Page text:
A new generation of multi-collector IRMS, utilizing both inductively coupled plasma and thermal ionization sample sources, is now capable of measuring isotope ratios with extremely high precision – a few parts in 106. This new measurement capability has caused a minor revolution in the use of isotopes by revealing small but significant isotopic variations in nearly all non-radiogenic poly-isotopic elements, many of which had been previously thought to have fixed isotopic abundances. These new measurements have also revealed not only mass dependent isotopic fractionations but also mass independent fractionations for selected elements. Isotopic variations are now being intensively studied in a considerably expanded research realm, for example chemical processes associated with the effects of human activities on the earth's ecosystems. Health, nutritional, and biochemical studies are also benefiting from the specificity of the high-precision isotopic measurements by enabling the non-invasive study of specific metal and protein uptake mechanisms and dose/response relationships in humans. Forensic and homeland security applications identifying adulteration and commodity provenance are also being vigorously pursued.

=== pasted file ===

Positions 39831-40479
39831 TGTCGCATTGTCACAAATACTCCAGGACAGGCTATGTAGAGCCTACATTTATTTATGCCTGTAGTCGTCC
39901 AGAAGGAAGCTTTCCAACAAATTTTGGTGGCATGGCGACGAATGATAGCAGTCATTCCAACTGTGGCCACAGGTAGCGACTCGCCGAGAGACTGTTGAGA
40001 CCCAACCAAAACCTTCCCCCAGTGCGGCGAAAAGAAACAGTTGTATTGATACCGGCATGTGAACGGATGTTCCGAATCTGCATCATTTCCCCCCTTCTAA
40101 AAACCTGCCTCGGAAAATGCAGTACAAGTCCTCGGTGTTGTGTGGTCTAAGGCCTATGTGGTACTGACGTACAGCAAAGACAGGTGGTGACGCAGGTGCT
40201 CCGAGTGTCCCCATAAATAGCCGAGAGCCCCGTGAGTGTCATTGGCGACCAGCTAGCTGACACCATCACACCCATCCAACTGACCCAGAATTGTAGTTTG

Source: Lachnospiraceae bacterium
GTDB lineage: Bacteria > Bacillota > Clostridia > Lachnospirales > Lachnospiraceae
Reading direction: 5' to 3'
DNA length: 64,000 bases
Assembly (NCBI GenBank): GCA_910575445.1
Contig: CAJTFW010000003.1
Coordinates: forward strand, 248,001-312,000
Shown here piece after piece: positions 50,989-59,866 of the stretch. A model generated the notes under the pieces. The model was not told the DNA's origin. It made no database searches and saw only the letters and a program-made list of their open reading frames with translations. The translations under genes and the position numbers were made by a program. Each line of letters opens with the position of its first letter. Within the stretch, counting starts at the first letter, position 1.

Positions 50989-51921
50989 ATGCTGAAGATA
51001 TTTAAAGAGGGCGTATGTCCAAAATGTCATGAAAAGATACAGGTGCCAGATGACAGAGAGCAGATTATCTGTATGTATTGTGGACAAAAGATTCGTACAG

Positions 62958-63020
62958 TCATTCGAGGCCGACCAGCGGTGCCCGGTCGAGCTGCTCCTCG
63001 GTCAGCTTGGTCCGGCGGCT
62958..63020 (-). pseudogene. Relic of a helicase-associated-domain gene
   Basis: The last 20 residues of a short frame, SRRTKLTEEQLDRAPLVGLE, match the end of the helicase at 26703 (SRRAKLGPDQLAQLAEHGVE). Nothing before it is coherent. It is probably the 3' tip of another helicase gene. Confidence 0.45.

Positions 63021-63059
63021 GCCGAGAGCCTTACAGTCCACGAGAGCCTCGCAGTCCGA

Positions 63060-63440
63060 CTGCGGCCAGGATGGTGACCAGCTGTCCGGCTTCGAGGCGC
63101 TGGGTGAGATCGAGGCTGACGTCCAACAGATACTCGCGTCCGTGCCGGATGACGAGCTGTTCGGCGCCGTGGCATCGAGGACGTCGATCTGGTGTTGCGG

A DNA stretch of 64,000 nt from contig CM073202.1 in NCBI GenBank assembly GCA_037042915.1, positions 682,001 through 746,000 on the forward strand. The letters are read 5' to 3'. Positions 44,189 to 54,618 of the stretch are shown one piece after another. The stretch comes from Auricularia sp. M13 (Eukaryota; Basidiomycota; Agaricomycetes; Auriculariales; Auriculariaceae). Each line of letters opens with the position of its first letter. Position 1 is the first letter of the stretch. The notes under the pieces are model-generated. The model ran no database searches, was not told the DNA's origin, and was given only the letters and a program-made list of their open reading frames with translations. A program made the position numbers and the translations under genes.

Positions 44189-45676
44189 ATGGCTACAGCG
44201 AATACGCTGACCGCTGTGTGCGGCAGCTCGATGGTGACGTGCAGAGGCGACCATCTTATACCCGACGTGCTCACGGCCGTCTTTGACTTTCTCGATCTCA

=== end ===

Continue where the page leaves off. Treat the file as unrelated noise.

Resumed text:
Currently, the analytical community is struggling to separate isotopic effects resulting from biases in the analytical measurement process from scientifically valid isotopic signatures resulting from natural processes. Producing a set of high-quality isotopic reference materials (RMs) should directly improve the quality and reliability of such measurements. This program will have an impact in several measurement sectors including: